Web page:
Forget Fear, Audiences Will Welcome Myles Kennedy’s Latest Solo LP

Courtesy: Napalm Records

Myles Kennedy either is the type who refuses to rest easy on his laurels or just cannot stand to be idle.  Between his work with Alter Bridge, his recordings with Slash, and his own solo work, Kennedy has released no less than 10 albums.  Alter Bridge’s latest album Walk The Sky was his latest record with that act, in 2019.  He released two records in 2018, one with Slash (Living the Dream), and the other being his then latest solo record, Year of the Tiger.  Alter Bridge followed up Walk the Sky with the live EP, Walk The Sky 2.0 in 2019.  Now Friday, Kennedy will follow up all of that content with the release of another record, his latest solo record, Ides of March.  The 11-song record is a presentation that shows despite Kennedy being so busy, he has not lost his step.  The record has already produced a handful of singles, each of which are impressive in their own right.  They are just a portion of what makes Kennedy’s new album so strong.  The album’s closer, ‘Worried Mind,’ is another example of what makes Ides of March succeed.  It will be discussed shortly.  ‘Moonshot,’ a late entry to the record, is also a prime example of what makes Kennedy’s new album work so well.  It will be discussed a little later.  ‘In Stride,’ which comes early in the album’s 53-minute run, is one more example of what audiences have to expect from Ides of March.  When these songs are considered along with the album’s already released singles and the rest of the record’s songs, the whole makes Ides of March well-deserving of its own spot on any critic’s list of the year’s top new rock albums.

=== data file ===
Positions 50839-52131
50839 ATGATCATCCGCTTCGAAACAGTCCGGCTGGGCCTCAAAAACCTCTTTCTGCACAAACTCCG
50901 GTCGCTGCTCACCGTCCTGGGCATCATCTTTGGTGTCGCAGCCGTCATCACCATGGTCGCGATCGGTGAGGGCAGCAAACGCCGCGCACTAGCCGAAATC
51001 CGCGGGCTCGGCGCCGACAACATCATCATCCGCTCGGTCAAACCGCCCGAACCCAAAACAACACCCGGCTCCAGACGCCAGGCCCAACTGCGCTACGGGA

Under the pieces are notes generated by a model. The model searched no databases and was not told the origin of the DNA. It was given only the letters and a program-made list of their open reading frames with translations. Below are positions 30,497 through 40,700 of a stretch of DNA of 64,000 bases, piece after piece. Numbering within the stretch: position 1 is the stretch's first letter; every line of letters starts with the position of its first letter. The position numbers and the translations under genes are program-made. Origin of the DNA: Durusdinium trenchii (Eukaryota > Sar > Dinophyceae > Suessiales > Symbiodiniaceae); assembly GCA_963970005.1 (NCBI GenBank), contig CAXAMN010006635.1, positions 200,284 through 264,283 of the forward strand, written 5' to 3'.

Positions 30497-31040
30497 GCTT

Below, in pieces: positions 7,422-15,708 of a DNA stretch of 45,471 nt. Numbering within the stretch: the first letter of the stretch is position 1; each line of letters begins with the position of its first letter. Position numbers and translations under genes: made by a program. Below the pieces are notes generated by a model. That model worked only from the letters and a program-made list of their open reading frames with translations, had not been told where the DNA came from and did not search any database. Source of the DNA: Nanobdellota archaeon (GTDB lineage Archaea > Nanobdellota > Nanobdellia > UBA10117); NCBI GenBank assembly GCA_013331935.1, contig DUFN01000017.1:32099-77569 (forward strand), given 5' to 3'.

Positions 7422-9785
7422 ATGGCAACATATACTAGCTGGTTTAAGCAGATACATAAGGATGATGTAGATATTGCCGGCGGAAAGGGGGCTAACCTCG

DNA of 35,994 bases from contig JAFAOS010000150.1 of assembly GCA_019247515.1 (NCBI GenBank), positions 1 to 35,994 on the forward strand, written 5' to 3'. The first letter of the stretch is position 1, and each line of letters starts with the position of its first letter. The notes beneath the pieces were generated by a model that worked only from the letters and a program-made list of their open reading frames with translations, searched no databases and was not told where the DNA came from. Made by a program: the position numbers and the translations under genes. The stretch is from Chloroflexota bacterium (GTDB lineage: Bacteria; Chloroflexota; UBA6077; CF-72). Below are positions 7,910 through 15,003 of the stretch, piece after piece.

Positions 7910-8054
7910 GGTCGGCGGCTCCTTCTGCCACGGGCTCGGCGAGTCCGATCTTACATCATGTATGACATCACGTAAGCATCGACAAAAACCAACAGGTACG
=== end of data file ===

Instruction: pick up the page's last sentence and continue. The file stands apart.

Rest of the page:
Myles Kennedy’s latest solo record (only his second solo record), is a sign that the Alter Bridge front man has not lost a single step.  That is despite keeping himself so busy over the years.  This record’s musical and lyrical content is just as strong as anything that he has crafted as a member of Alter Bridge and alongside Slash.  As a matter of fact, the singles that the album has already released show this record to be quite the departure for Kennedy in comparison to those works.  They are just some of the songs that show the album’s strength.  ‘Worried Mind,’ which closes out the album, is another way in which the album shows the album’s strength.  The song’s arrangement – like those in the rest of the album – is unlike anything that Alter Bridge has crafted.  Not to be confused with the version made so popular by George Jones and Ray Charles, it is a bluesy ballad that starts off gently before moving in more of a Mississippi Delta Blues style composition tinged with some rock influence added for good measure.  The whole sounds like it would be an odd combination, but is in fact quite the interesting, subtle composition that is sure to engage and entertain listeners in its own right.  It is just part of what makes the song stand out.  The message of reassurance that the song’s lyrical content delivers is pure blues and rock, and will move listeners in its own right.